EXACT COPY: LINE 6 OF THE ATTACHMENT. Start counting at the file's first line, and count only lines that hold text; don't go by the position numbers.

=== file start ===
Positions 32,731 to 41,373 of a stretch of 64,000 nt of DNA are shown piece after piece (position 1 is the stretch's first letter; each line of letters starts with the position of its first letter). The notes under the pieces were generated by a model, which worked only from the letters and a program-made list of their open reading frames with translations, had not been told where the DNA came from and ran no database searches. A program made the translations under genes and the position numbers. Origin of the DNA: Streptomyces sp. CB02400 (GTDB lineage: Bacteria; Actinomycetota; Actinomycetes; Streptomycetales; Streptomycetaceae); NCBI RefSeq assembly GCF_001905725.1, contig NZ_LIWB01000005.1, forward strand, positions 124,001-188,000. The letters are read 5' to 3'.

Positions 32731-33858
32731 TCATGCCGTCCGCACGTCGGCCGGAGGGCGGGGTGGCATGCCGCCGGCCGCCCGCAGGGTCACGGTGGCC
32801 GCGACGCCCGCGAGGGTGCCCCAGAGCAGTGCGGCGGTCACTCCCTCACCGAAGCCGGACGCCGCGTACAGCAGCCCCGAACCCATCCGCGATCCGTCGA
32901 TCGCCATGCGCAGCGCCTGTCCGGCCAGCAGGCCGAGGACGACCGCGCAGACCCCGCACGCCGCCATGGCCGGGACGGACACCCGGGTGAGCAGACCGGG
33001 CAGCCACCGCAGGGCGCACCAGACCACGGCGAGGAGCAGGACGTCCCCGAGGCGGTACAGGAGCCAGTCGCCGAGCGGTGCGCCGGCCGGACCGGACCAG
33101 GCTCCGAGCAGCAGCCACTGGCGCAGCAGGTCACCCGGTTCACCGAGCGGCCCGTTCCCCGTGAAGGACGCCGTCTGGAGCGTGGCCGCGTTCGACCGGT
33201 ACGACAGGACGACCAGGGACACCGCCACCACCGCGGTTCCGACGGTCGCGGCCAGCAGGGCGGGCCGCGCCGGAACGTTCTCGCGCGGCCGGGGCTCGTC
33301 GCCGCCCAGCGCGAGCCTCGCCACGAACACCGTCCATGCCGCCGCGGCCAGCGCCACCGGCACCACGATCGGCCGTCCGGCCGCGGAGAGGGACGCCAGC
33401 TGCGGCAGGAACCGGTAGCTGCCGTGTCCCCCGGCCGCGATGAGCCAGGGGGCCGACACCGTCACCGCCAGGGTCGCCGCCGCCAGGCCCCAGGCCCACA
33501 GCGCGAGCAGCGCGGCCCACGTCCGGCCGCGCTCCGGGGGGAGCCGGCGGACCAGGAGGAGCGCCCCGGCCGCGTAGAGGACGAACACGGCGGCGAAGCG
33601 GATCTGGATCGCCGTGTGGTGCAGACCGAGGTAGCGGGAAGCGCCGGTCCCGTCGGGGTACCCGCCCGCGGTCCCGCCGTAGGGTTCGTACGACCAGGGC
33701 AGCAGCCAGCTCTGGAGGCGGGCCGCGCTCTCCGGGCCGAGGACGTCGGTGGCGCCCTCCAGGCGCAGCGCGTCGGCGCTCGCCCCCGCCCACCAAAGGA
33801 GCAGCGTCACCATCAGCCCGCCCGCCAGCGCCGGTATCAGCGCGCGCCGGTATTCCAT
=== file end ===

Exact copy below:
33001 CAGCCACCGCAGGGCGCACCAGACCACGGCGAGGAGCAGGACGTCCCCGAGGCGGTACAGGAGCCAGTCGCCGAGCGGTGCGCCGGCCGGACCGGACCAG